Seattle to Eliminate Downtown Ride Free Area

A recent "political compromise" forces Metro to phase out the City's highly popular free bus service that serves over 10 million riders per year.
August 13, 2011, 1pm PDT | Jeff Jamawat
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According to Metro, about one-third of daily 9,000 bus riders are unpaid passengers. The rest either have prepaid passes or transfers.

Scott Gutierrez reports:

"Seattle pays King County about $400,000 a year to offset fares that Metro would otherwise collect. But that amount has been the same since the agreement was reached in 1973. It costs Metro about $2.2 million to operate the ride free zone."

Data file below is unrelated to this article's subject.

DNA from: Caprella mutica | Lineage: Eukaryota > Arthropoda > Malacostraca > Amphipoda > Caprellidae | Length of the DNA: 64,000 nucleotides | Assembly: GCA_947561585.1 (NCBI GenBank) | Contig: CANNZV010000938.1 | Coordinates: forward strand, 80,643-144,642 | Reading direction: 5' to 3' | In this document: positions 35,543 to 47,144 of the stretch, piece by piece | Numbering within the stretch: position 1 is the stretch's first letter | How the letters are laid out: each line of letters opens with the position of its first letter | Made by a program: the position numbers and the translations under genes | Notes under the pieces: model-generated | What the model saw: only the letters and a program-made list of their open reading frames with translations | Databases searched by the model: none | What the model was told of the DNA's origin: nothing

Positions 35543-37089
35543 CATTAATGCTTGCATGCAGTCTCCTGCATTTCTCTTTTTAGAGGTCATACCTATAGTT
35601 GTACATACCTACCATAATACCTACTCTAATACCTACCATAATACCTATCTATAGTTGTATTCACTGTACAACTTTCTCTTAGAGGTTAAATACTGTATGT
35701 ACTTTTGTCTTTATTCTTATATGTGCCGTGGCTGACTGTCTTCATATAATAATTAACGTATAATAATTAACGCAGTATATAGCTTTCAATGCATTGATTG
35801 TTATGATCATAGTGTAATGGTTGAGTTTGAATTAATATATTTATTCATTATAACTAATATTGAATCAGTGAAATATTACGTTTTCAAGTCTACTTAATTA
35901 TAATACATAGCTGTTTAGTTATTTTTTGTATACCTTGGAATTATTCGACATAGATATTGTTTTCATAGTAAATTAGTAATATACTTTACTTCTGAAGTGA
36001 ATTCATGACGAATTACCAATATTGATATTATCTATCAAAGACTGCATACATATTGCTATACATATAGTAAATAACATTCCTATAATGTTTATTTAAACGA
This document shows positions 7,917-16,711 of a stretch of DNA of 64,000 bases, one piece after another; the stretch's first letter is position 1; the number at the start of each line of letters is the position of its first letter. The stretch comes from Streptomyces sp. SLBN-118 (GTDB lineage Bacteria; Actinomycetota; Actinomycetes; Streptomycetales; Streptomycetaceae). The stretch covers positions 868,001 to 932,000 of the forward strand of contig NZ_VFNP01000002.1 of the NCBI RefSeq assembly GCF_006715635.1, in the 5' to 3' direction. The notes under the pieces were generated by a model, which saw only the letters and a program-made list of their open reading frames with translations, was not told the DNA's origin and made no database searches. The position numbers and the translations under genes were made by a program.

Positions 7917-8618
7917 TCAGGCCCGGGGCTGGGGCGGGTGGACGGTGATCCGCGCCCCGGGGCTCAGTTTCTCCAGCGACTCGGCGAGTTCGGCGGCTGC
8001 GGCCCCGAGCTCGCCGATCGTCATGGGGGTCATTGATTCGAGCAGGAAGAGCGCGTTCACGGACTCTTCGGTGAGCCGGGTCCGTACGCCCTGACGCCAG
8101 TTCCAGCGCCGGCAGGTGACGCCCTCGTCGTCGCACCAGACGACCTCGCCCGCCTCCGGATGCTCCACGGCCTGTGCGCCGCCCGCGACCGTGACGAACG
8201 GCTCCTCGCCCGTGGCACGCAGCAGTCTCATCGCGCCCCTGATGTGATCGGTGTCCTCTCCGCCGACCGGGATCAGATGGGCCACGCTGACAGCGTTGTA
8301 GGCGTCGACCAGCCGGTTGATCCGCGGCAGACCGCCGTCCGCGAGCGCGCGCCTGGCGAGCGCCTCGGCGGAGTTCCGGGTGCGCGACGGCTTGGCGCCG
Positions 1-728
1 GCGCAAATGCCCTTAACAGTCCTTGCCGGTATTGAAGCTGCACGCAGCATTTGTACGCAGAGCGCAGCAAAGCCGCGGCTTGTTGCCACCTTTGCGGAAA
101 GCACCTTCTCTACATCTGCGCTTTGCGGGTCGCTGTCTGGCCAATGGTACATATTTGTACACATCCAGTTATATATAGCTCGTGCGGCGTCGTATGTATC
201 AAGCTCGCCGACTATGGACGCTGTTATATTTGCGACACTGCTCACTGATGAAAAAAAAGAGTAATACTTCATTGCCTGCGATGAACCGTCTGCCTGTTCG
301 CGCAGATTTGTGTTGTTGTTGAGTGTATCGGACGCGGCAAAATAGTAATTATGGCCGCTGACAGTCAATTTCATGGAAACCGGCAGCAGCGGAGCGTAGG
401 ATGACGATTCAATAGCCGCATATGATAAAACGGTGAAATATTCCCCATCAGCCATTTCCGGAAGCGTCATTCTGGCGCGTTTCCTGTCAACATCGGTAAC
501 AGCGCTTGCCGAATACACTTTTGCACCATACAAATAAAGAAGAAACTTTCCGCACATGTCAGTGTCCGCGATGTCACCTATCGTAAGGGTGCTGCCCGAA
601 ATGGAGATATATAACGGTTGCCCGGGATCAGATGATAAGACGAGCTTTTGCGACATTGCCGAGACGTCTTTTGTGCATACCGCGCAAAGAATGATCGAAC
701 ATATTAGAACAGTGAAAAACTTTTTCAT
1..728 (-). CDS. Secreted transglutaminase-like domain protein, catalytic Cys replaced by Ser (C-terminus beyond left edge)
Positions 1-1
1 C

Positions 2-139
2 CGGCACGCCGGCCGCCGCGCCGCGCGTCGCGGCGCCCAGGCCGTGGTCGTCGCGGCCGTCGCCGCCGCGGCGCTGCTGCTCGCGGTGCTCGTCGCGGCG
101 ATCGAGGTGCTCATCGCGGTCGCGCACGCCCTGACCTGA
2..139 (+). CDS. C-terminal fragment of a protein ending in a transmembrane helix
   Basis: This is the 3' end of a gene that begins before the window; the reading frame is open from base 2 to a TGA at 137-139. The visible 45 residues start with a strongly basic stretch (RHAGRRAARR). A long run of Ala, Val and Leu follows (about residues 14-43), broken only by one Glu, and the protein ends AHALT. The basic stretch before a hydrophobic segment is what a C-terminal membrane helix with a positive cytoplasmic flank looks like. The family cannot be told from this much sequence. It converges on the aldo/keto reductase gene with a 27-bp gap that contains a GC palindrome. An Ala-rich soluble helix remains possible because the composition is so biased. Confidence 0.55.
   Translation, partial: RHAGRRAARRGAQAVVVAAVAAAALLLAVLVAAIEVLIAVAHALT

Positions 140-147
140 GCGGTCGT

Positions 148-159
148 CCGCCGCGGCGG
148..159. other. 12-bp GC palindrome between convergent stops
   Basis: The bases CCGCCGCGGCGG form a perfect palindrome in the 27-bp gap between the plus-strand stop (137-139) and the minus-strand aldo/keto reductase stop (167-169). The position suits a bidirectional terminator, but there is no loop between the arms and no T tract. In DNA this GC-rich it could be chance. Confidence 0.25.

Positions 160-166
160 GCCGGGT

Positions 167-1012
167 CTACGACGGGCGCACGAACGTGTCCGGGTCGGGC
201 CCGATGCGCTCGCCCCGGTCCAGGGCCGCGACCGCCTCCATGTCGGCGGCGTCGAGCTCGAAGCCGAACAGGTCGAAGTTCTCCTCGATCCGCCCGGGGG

"Republicans on the county council, including Kathy Lambert, Jane Hague and Reagan Dunn, had called for doing away with the zone or renegotiating for a higher fee from Seattle. The decision to eliminate the ride free zone helped sway Hague and Lambert to join five Democrats in agreeing to pass a two-year $20 "congestion reduction charge" that will provide about $25 million annually for bus service. The council's Democrats need a supermajority to pass the fee without having to send it to voters, but all four Republicans had been opposed until now. The vote is scheduled for Monday."

Buses in Ride Free Area run north-south from Battery Street to South Jackson Street, and east-west from 6th Avenue to the waterfront.

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